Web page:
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In 10 years security conditions have worsened for Afghan women


By lisa savage - Posted on 22 June 2012

Tree nursery worker, Surkhrud --  Source: AfghanistanSamsortya.o

by Dr. Mariam Raqib 

Dr. Raqib's work conducting forest and orchard restoration projects as director of Afghanistan Samsortya took her to Kabul, Jalalabad and Surkhrud during Sep.-Nov., 2011. During the trip she also interviewed clients of the Afghanistan Women's Council, which provides basic goods and training to people around the country, including in Ningrahar province where she interviewed villagers.

 

Women in Afghanistan are concerned with issues that are universal in nature. They want their basic needs and the basic needs of their loved ones satisfied. Food, shelter, clothing, security, and the freedom to be mobile are of primary importance. They want to feel safe, they want to feed their children, provide them with medication, and send them to school. But Afghan women are not in control of their destinies; others – the Taliban, NATO, the U.S., and other international aid agencies -- are self appointed guardians, and advocates of women.

Health indicators are dismal. Life expectancy for men is 49 and for women 51 years. According to UNICEF, 68% of children under five suffer from either stunting or wasting due to malnutrition. One in five children die before their fifth birthday. Access to clean water is very limited.

Literacy rates are among the lowest in the world, 28% overall and 13% for women. This is closely related to lack of security and safety in the country. Yes, there are schools. But where is the security to leave the house to go to those schools? Many schools also existed during the time Afghanistan was ruled by the Taliban also, but in secret. What keeps people at home not going to school? Lawlessness, gender related violence, threats from fundamentalist elements, including the Taliban and Northern Alliance gangs and militias, suicide bombings, land mines, and bombings by foreign militaries prevail and continue to threaten the population.

PTSD is not a disease that exclusively plagues soldiers. Women complain of extreme levels of stress regarding uncertainty in their lives and in the lives of their family members. They fear for their children, husbands, fathers, sons and brothers. They are not safe from atrocities from the Taliban, nor from the occupiers.

House to house searches are brutal, dehumanizing, and they instill fear in the population, including young children. Soldiers break into homes in the middle of the night, yelling and screaming obscenities at the residents, separating fathers from their children. The children are traumatized as they watch the soldiers rummage through their belongings, breaking things, disregarding the impact on the people.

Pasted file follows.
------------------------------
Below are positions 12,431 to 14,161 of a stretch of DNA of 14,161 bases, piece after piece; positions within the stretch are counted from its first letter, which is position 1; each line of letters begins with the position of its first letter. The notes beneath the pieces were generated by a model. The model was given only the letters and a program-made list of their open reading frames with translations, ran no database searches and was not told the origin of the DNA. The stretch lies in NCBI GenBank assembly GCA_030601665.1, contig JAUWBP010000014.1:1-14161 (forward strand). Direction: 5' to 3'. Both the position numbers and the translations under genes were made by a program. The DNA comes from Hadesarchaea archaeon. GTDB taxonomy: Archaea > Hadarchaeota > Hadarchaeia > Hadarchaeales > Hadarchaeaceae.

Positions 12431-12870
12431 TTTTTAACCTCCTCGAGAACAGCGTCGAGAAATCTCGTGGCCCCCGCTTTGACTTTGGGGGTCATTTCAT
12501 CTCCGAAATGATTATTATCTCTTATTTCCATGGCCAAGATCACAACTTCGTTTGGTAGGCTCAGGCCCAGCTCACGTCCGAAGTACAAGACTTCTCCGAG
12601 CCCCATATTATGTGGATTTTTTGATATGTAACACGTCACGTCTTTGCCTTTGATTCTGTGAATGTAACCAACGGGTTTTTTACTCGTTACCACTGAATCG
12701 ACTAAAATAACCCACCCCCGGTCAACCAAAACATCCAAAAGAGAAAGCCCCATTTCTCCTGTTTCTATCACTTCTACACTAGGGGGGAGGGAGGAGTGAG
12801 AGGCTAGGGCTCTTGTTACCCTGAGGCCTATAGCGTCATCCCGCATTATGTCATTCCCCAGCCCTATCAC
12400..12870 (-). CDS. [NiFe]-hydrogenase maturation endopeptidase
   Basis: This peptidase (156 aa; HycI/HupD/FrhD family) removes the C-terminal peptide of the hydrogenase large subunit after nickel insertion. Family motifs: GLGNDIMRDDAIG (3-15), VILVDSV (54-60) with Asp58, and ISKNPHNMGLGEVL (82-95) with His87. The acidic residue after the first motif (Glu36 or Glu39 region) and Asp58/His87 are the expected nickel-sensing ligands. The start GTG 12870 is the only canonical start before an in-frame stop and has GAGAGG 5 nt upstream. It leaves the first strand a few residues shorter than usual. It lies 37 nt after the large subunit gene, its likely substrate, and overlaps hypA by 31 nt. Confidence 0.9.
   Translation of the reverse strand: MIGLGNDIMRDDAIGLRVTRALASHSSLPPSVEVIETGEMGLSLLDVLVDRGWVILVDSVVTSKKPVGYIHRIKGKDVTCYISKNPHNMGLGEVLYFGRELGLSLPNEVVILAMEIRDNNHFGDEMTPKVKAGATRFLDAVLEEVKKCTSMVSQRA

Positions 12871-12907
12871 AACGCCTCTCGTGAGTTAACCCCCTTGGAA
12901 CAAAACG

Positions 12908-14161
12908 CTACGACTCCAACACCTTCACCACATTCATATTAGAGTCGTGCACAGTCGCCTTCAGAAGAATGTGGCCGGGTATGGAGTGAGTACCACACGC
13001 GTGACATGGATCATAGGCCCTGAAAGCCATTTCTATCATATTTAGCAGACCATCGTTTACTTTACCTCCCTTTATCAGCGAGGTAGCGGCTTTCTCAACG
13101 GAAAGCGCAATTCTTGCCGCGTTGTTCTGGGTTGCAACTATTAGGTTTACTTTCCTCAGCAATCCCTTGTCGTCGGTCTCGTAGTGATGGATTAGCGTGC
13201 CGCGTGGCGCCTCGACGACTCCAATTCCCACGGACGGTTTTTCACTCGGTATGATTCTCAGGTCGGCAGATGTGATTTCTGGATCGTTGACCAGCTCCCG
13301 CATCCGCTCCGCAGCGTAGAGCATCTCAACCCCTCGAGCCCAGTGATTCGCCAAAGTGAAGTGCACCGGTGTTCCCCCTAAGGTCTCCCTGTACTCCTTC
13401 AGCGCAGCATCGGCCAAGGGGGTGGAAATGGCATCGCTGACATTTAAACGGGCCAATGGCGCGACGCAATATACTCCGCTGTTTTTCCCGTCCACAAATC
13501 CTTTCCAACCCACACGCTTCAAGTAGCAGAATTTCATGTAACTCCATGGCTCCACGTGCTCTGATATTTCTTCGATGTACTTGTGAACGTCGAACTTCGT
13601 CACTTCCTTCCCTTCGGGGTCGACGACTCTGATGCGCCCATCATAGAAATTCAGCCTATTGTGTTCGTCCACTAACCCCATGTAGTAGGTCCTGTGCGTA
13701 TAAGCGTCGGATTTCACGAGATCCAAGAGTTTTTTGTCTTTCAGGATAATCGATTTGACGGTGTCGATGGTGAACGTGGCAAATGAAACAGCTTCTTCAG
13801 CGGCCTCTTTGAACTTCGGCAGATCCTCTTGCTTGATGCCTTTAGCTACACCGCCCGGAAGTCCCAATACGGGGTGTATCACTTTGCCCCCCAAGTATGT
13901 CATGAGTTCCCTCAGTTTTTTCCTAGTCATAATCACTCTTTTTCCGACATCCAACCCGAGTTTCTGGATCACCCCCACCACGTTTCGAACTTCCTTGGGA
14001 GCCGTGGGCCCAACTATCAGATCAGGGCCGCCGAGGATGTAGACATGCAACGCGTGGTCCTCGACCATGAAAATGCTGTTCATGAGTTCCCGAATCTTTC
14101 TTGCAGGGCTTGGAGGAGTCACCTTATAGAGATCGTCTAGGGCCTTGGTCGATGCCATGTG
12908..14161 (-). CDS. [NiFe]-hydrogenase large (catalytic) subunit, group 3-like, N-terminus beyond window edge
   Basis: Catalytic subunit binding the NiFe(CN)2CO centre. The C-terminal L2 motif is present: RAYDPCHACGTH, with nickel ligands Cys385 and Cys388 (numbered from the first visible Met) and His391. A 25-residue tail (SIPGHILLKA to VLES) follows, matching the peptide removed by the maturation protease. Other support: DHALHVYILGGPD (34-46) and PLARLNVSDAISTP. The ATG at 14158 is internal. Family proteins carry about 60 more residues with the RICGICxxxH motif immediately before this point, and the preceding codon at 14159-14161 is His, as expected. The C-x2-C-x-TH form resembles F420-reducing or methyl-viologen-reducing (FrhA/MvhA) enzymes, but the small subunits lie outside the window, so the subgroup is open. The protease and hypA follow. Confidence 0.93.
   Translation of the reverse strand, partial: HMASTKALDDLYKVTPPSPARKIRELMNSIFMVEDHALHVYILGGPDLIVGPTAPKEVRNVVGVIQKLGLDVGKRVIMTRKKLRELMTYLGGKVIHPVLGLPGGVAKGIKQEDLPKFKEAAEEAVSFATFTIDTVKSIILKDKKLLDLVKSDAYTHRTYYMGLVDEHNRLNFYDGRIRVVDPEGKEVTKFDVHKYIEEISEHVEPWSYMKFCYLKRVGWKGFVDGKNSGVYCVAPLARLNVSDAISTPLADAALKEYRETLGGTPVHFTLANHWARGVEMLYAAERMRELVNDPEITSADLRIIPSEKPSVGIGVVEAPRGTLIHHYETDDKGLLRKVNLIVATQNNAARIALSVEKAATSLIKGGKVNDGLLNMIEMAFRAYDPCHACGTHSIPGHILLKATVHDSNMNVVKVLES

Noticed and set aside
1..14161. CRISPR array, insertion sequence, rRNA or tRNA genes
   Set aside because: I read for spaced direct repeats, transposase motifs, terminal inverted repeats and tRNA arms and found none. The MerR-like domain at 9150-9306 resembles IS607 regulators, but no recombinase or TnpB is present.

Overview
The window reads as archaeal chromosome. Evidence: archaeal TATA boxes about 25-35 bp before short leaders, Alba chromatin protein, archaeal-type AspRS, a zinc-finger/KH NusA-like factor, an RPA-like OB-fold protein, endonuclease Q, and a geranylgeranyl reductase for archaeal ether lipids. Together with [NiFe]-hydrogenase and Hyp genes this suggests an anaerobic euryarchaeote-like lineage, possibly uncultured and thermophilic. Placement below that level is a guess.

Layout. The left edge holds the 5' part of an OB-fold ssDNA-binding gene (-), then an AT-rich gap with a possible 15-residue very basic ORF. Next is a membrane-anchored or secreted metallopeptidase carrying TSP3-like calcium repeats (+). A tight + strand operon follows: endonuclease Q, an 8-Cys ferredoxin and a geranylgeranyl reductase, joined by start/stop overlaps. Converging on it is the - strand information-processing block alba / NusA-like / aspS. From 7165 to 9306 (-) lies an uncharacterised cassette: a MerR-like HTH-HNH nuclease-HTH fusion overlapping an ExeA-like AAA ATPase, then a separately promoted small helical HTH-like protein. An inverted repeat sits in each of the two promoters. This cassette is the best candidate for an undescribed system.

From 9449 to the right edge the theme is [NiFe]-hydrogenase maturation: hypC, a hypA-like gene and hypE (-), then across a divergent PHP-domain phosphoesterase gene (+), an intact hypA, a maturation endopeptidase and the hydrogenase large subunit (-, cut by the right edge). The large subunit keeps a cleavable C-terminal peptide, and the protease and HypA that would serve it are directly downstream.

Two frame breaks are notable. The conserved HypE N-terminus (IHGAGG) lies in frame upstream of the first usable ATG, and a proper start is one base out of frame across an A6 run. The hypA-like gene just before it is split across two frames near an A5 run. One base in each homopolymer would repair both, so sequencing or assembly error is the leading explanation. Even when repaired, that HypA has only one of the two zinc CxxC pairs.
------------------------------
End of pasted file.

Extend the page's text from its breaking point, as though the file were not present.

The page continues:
Other hardships regarding women include cooking food using plastics, like bits of old slippers and other items that children collect from trash piles. While cooking they inhale the poisonous smoke, and which also contaminates the food. Lack of wood and fuel can be addressed, and in fact, an inspiration for establishing Samsortya's tree nurseries was when I witnessed women cooking in such conditions.

Women report having miscarriages at high rates, and this is likely connected with both pollution and the use of various weapons such as depleted uranium. I was told of fetuses with such strange defects that they are unrecognizable as human. In addition, people say Afghans are dying of cancer at a much higher rate than before. Sadly, there is very little documentation – scientific, or otherwise -- regarding these tragedies, due to the disruptions of war.

One of the worst effects of the war for women and everyone is pollution. Dust fills the air all the time because of the lack of trees and bushes. But even worse is the noise pollution. For example, drones make a very penetrating noise that goes on and on.

Helicopters make an enormous roar traveling in pairs. Helicopters, because the elites do not travel by roads, they go by air. They are especially large and very dark, like vultures. Also there is the noise of tanks and trucks rumbling by, which rattles the buildings you are in. Lines of sand colored trucks as big as a room go by, with modern day cannons on top. The soldiers have on helmets and body armor, but one can still sense their fear. Something about the posture. Everywhere is tense.

Now women do not feel safe leaving the house, and if they do leave the house, they don't feel safe without wearing the burqa. Even in Kabul this is now the case. My friend and I went to meet a woman from the U.S. State Department and she said to my friend, “Why do you wear the burqa? Why not be modern?” She had no idea how bad the security situation is for women in Afghanistan.

Bottom line on whether women have made progress under NATO? The United States is in Afghanistan to promote its own policies, and establish military bases from which they can control Asia. Afghan women, and children are not of any concern. They are used as political tools to pacify and, even more importantly, to deceive the American public.

The United States has done a fantastic job of building alliances with warlords, purchasing them with money and using them as proxies. In ten years security conditions have not improved and have, in some cases, even worsened for women.

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Dr. Mariam Raqib conducted research trips to Afghanistan over six years of graduate studies in Political Science at Northeastern University, 2005-2011. She is working on a book about the success of the Taliban movement in using religious symbolism to channel the frustrations of a grieving population.

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